Social anxiety disorder (social phobia) can be described as an extreme, persistent fear of being scrutinized or judged by others in social situations. This fear may lead to feelings of embarrassment, humiliation and self-consciousness. People who suffer from this condition feel powerless and depressed. These emotions often interfere with daily activities, such as school, work and personal relationships. The person might begin to withdraw socially or avoid situations in which he or she is afraid. Millions of Americans endure this devastating condition every day of their lives. There are several causes, symptoms and treatments.
Social anxiety disorder is the third most common mental disorder in the United States, following depression and alcoholism. An estimated 19.2 million Americans have social anxiety disorder (WebMD). Nearly 7% of Americans suffer from some form of anxiety at the present time (Richards). The average age of onset for this condition is usually during adolescence or young adulthood, but can arise at any age (WebMD). Although the person is aware that the fear is irrational, he or she feels powerless against their anxiety. They are terrified they will embarrass or humiliate themselves (ADAA).
Researchers have not found any definitive causes for social anxiety disorder. One possible cause is genetics. Anxiety disorders tend to run in families, which leads researchers to the conclusion that this disorder could be inherited through genes. Another belief is that this disorder may be related to an imbalance of a brain chemical called serotonin. Serotonin regulates mood and emotions, among other things (Mayo Clinic, 2011). Again, researchers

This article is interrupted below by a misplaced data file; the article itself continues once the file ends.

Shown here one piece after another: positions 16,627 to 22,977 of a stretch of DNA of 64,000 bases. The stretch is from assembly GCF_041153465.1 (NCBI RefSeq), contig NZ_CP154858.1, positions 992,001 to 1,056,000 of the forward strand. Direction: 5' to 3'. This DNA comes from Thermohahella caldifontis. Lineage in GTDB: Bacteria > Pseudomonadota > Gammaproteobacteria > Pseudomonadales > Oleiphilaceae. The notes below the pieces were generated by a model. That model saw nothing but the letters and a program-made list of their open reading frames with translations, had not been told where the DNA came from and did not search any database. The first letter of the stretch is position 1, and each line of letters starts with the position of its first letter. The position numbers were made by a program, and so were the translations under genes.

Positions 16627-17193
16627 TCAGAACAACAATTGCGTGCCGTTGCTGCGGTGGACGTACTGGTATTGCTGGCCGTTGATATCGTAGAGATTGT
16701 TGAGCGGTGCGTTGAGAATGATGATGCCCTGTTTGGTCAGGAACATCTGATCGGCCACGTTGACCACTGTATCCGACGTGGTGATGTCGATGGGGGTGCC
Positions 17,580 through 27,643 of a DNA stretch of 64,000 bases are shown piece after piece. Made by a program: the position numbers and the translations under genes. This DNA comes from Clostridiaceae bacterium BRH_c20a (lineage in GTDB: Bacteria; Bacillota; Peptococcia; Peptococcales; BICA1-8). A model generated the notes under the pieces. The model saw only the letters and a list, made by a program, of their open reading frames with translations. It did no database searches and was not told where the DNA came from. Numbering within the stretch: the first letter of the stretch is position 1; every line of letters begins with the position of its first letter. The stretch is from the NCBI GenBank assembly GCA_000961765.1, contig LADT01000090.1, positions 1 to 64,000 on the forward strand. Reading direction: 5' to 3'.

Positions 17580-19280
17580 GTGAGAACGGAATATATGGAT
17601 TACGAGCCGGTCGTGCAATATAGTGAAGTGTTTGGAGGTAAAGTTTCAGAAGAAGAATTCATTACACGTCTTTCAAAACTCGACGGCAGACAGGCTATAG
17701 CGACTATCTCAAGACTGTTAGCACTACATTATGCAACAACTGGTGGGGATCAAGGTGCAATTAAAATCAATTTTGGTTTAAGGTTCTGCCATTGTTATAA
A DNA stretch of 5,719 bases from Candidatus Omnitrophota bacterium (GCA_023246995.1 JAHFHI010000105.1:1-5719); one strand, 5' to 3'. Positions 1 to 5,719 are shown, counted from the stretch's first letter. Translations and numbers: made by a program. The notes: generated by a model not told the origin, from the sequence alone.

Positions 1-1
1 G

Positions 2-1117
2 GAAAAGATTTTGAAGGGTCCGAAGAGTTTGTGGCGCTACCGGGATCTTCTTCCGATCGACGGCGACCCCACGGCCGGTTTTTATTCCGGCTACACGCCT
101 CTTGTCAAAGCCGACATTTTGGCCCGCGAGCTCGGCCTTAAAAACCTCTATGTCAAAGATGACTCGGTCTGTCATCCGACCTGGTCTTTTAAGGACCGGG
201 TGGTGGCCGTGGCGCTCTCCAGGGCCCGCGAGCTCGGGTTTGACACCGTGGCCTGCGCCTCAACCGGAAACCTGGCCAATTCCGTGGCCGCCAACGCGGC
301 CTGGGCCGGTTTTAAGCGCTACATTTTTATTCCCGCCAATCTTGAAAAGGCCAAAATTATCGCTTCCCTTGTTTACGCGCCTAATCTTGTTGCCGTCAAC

believe that other causes are stress and environmental factors. Studies indicate that women are more likely to develop the disorder than men (nimh).
Certain factors can increase the risk of developing social anxiety disorder. Negative experiences in childhood, such as bullying, rejection, family conflict or sexual abuse may be connected with this condition. Specific events in adulthood can trigger social anxiety disorder symptoms for the first time. Some triggers include giving a speech in public, meeting new people and witnessing the anxiety of other people. In addition, having a health condition like stuttering, facial disfigurement or Parkinson’s disease may also trigger feelings of self-consciousness (Mayo Clinic, 2011).
For instance, most people have felt shy or insecure on occasion, however, it does not interfere with their daily routines. On the other hand, people suffering from social anxiety disorder experience severe emotional, physical and behavioral symptoms. These symptoms hinder the person from functioning normally on a daily basis (Smith/Jaffe-Gill, 2014). Emotionally, the person fears being criticized and judged by others in everyday social situations. He or she is scared that they might embarrass or humiliate themselves. Frequently, when speaking in...